The Yesh Gvul far left group announced Tuesday morning that its members have submitted complaints to a British court against IDF Chief of Staff Dan Halutz and former chief of staff Moshe Yaalon.
Yishai Menuhin, spokesman of Yesh Gvul, said, “We have passed on to British lawyers the story of the attempted assassination of Hamas chief Salah Shehadeh in which a bomb weighing a ton was dropped in the heart of a Gaza neighborhood (in 2002), after we despaired of the High Court.”
“If someone is disturbed by injustice, the next stop for them is a foreign court. A year ago we became interested in the courts of other countries. One of the options was England, where we found a law firm that was tied to the Palestinian Center for Human Rights. They took on the case of the assassination of Shehadeh,” said Menuhin.
“The minute that the High Court again froze dealings with the story last week, we began proceedings (in Britain). What matters to us is the claim that Dan Halutz and Moshe Yaalon took the decision to assassinate Shahada without giving thought to those who were innocent. We hope that, in the same way that the British judge decided to order an arrest warrant against Dron Almog, he will also decide to dispatch warrants against Halutz and Yaalon,” added Menuhin.
British lawyer 'demands investigation'
Meanwhile, the British Guardian newspaper has published a report Tuesday morning claiming that Daniel Machover, the lawyer who requested that an arrest warrant be produced against Major General Doron Almog, has demanded that a criminal investigation be opened against Israel’s ambassador in London, Zvi Hefetz, and the staff of the Israeli embassy, for helping Almog avoid arrest.
Almog arrived at London’s Heathrow airport on a two day private visit, but decided to return home immediately after landing, when he learned that a legal charge had been placed against him by a Palestinian organization, charging the general with “war crime charges” during “military activity against the Palestinian people.”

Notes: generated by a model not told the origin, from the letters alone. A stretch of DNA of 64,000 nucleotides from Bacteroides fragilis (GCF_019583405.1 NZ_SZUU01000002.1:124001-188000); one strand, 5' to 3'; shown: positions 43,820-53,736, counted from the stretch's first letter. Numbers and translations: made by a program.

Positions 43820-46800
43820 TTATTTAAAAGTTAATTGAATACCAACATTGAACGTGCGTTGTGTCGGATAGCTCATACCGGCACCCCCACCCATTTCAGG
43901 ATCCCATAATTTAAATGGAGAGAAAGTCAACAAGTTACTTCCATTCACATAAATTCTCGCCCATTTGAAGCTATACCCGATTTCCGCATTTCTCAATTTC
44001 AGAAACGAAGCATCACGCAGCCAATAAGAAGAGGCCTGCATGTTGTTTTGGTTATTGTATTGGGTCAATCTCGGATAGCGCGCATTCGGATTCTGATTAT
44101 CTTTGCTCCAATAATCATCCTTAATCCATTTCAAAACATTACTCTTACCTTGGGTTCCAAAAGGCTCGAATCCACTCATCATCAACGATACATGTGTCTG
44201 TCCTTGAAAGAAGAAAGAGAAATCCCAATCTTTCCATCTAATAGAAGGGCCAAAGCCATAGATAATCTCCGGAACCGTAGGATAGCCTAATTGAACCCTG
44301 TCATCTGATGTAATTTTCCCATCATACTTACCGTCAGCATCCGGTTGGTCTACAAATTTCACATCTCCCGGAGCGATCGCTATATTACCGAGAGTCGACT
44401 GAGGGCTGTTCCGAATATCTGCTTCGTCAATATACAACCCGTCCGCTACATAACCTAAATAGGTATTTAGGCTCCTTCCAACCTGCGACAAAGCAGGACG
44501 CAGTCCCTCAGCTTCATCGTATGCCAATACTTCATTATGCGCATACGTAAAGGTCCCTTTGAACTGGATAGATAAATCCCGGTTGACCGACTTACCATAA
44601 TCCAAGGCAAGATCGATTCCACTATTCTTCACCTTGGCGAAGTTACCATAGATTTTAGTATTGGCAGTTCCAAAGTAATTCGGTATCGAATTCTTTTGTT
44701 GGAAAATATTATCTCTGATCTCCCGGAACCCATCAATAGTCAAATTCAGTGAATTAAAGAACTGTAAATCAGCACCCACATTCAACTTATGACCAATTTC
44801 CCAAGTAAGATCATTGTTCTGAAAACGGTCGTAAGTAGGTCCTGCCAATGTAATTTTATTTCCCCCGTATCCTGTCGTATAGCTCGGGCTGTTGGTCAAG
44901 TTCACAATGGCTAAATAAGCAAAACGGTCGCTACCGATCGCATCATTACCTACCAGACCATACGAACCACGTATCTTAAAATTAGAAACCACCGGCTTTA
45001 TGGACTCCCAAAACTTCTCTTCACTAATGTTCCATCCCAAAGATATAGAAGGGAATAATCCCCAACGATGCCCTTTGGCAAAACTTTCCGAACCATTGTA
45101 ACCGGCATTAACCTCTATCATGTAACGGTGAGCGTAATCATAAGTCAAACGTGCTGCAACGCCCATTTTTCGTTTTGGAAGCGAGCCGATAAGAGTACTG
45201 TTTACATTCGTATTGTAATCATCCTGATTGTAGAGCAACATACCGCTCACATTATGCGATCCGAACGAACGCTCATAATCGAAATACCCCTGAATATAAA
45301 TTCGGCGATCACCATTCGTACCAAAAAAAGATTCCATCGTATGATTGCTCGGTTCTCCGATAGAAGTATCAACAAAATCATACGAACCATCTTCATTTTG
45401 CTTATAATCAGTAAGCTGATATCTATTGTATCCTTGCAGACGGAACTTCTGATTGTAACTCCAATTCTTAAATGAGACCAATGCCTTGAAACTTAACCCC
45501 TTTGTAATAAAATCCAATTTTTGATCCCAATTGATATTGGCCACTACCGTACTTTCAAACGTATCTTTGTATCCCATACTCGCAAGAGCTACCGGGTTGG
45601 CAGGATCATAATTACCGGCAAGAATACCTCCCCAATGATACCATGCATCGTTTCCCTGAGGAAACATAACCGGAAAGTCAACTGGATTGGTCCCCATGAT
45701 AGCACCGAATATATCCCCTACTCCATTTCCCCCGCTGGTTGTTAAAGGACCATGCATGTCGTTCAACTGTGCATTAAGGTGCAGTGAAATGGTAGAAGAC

The Israeli embassy’s military attaché informed Almog that a British court had taken out an injunction for his arrest, and Almog immediately returned to Israel before British authorities had an opportunity to arrest him.
Daniel Machover, the lawyer acting on behalf of the Muslim organization behind the charges, demanded that the investigation focus on the question of who leaked the information to the Israeli embassy, and how an Israeli diplomat circumvented the various security stages in order to get to the El Al jet containing Almog, and inform him of the threat he faced.
Sources from the Foreign Ministry have said that the ambassador in London had solid information on British intentions to arrest Almog.
Human rights group Amnesty International, also criticized British police for not arresting Almog. “He should have been arrested; according to British law there is no reason not to arrest him the minute he was on British soil,” the group in a statement.
The far left Yesh Gvul organization told Ynet that “the train has left the station, with the injunction in England against the former southern commander, Doron Almog, on suspicion for war crimes. Eight further cases aimed at other Israeli officers have already been presented to police in England,” said the group.
“These are the first planks and the train is long. The High Court, which has so far evaded holding a session on IDF war crimes, should see itself responsible for the fact that the search for justice is conducted in England today, and no in the halls of justice in Israel,” a Yesh Gvul representative told Ynet.
Justice Minister Tzipi Livni, speaking at the Interdisciplinary Center in Herziliya, said, “an Israeli citizen could not step onto British soil because he was a soldier in the past. This is not acceptable to me as justice minister and we don’t plant to ignore it.”
"It is my intention to deal see that the Europeans solve the issue,” she said.
'The British are confused'
Deputy Defense Minister Zeev Boyam, responding to the British arrest warrant issued against Major General Doron Almog, said, “it seems that the British are confused. I would have thought that especially after the London terror attacks, they would be able to distinguish between terrorist and victim.”
Boyam spoke with the Defense Ministry’s legal advisor and asked him to examine the threat of arrest against IDF officers. “It’s time to put a limit to acts by the Yesh Gvul (Hebrew for ‘there’s a limit’) movement,” he said.